We noted that the myofibers from MCK–SHP-2–null mice appeared smaller as compared with SHP-2 (lox/lox) controls (Fig. 2 A). Therefore, we measured the cross-sectional area (CSA) of myofibers in skeletal muscles from male MCK–SHP-2–null and SHP-2 (lox/lox) mice. MCK–SHP-2–null male mice had a significant (P < 0.01) reduction in CSA of the TA and diaphragm myofibers as compared with SHP-2 (lox/lox) mice (Fig. 2 B). Similar reductions in myofiber CSAs were also observed in the TA and diaphragm of MCK–SHP-2–null female mice (Fig. 2 C). The fiber number in the TA muscles of male MCK–SHP-2–null mice was also reduced (unpublished data). The size distribution of myofibers in the TA muscles of male MCK–SHP-2–null mice showed an increase in small myofibers (CSA < 1,200 μm2) and a reduction in large myofibers (CSA > 2,400 μm2; Fig. 2 D, left). An increase in small myofibers (CSA < 500 μm2) and a decrease in large myofibers (CSA > 1,000 μm2) in the MCK–SHP-2–null diaphragm was also observed (Fig. 2 D, right). The reduced myofiber CSA seen in MCK–SHP-2–null mice suggests that impaired myofiber growth occurs through a defect in myoblast fusion. To examine this in more detail, we quantitated myonuclear number in cross sections derived from the soleus muscle of MCK–SHP-2–null and SHP-2 (lox/lox) mice. Fig. 2 E shows that MCK–SHP-2–null mice contained ∼25% less myonuclei than SHP-2 (lox/lox) controls. Collectively, these results suggest that SHP-2 is required for skeletal muscle growth by promoting myotube multinucleation.

Reduced type I slow muscle fibers in MCK–SHP-2–null mice

We next examined whether muscle fiber type composition was perturbed in MCK–SHP-2–null mice. Depending on the oxidative capacity, muscle fiber types are classified as either type I slow or type II fast fibers. We examined fiber type composition by performing immunostaining on skeletal muscle sections derived from SHP-2 (lox/lox) and MCK–SHP-2–null mice with antibodies directed to either type I slow or type II fast myosin heavy chain (MHC). MCK–SHP-2–null mice exhibited a marked reduction (∼25%) in the number of type I slow fibers as compared with SHP-2 (lox/lox) mice (Fig. 3 A), whereas no differences were observed in the proportion of type II fast fibers (Fig. 3 B).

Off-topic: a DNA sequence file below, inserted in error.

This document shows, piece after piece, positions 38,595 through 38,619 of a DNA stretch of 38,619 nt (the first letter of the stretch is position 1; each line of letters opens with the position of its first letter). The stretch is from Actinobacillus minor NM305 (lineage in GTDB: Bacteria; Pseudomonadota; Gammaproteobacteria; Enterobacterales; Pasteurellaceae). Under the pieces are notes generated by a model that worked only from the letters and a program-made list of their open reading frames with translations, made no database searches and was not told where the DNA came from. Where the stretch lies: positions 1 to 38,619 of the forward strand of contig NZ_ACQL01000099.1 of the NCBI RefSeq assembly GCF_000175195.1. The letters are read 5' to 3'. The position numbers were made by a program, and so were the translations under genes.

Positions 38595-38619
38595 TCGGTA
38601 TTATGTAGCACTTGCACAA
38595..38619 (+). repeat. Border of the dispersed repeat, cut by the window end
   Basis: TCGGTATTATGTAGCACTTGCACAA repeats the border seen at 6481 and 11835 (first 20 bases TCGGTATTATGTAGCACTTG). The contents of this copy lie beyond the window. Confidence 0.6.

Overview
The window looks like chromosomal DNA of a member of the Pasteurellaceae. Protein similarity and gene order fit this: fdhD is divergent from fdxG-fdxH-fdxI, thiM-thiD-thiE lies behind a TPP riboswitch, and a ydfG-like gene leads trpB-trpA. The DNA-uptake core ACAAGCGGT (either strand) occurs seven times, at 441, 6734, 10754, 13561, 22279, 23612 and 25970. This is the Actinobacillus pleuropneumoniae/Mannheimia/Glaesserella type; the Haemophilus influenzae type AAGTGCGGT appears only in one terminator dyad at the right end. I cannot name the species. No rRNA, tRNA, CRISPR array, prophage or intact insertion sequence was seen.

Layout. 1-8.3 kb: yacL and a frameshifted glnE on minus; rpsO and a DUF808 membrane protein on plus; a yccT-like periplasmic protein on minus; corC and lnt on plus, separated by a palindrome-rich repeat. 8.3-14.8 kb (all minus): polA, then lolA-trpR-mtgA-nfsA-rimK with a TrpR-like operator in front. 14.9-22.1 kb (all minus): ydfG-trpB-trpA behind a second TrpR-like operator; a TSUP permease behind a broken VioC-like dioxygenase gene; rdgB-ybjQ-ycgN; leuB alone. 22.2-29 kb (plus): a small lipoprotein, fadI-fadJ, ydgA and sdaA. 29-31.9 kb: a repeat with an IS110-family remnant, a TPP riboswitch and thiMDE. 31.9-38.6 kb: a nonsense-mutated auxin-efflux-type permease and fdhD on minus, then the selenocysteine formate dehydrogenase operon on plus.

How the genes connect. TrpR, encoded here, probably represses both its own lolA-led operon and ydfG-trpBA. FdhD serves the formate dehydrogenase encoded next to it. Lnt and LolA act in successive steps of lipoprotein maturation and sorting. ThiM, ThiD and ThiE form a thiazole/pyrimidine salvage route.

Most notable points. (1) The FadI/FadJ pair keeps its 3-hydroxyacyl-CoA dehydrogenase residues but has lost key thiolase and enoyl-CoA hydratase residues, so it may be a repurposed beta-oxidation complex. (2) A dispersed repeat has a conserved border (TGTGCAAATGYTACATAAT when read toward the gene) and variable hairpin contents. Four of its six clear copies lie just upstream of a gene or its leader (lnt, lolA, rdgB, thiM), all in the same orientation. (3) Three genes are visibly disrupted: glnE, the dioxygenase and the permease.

These results demonstrate that SHP-2 contributes to the formation and/or maintenance of type I slow fibers.

SHP-2 regulates the NFAT-dependent expression of IL-4 and myotube multinucleation

In adult mice, fiber type specification is regulated by the calcium-activated serine/threonine protein phosphatase calcineurin (Chin et al., 1998; Oh et al., 2005). Our data indicating reduced type I slow fibers in MCK–SHP-2–null mice raised the possibility that SHP-2 might regulate calcineurin-dependent signaling in skeletal muscle. Interestingly, the reduction in myofiber size in MCK–SHP-2–null mice was similar to that of skeletal muscle defects described in mice lacking the calcineurin substrate NFAT1 (Horsley et al., 2001). NFAT1 regulates IL-4 expression, which promotes muscle growth by stimulating fusion (Horsley et al., 2003; Schulze et al., 2005). We hypothesized that the smaller myofibers in MCK–SHP-2–null mice might be caused by the reduced NFAT-mediated transcriptional expression of IL-4. RT-PCR analysis showed that IL-4 mRNA expression was virtually undetectable in MCK–SHP-2 null as compared with SHP-2 (lox/lox) muscle (Fig. 4 A).

Neither the regulatory nor catalytic subunits of calcineurin or NFAT1 were altered in their expression levels in MCK–SHP-2–null mice (unpublished data).

The observation that IL-4 levels were reduced in MCK–SHP-2–null mice suggests that the defect in myofiber size occurs because of a failure of myoblasts being recruited to the nascent myofiber to fuse. To test this, we compared the ability of myoblasts from MCK–SHP-2–null and SHP-2 (lox/lox) mice to form multinucleated myotubes. SHP-2 expression in proliferating myoblasts isolated from MCK–SHP-2–null mice was equivalent to that of myoblasts from SHP-2 (lox/lox) mice (Fig. 4 B). Proliferating myoblasts have low levels of MCK activity (Chamberlain et al., 1985; Jaynes et al., 1986), resulting in an insufficient level of Cre-mediated SHP-2 deletion. Similar results have been reported previously using this MCK-Cre transgene (Cohn et al., 2002). Even when myoblasts from MCK–SHP-2–null mice were induced to differentiate, the level of MCK-mediated Cre expression was still too low to result in the deletion of SHP-2 (unpublished data).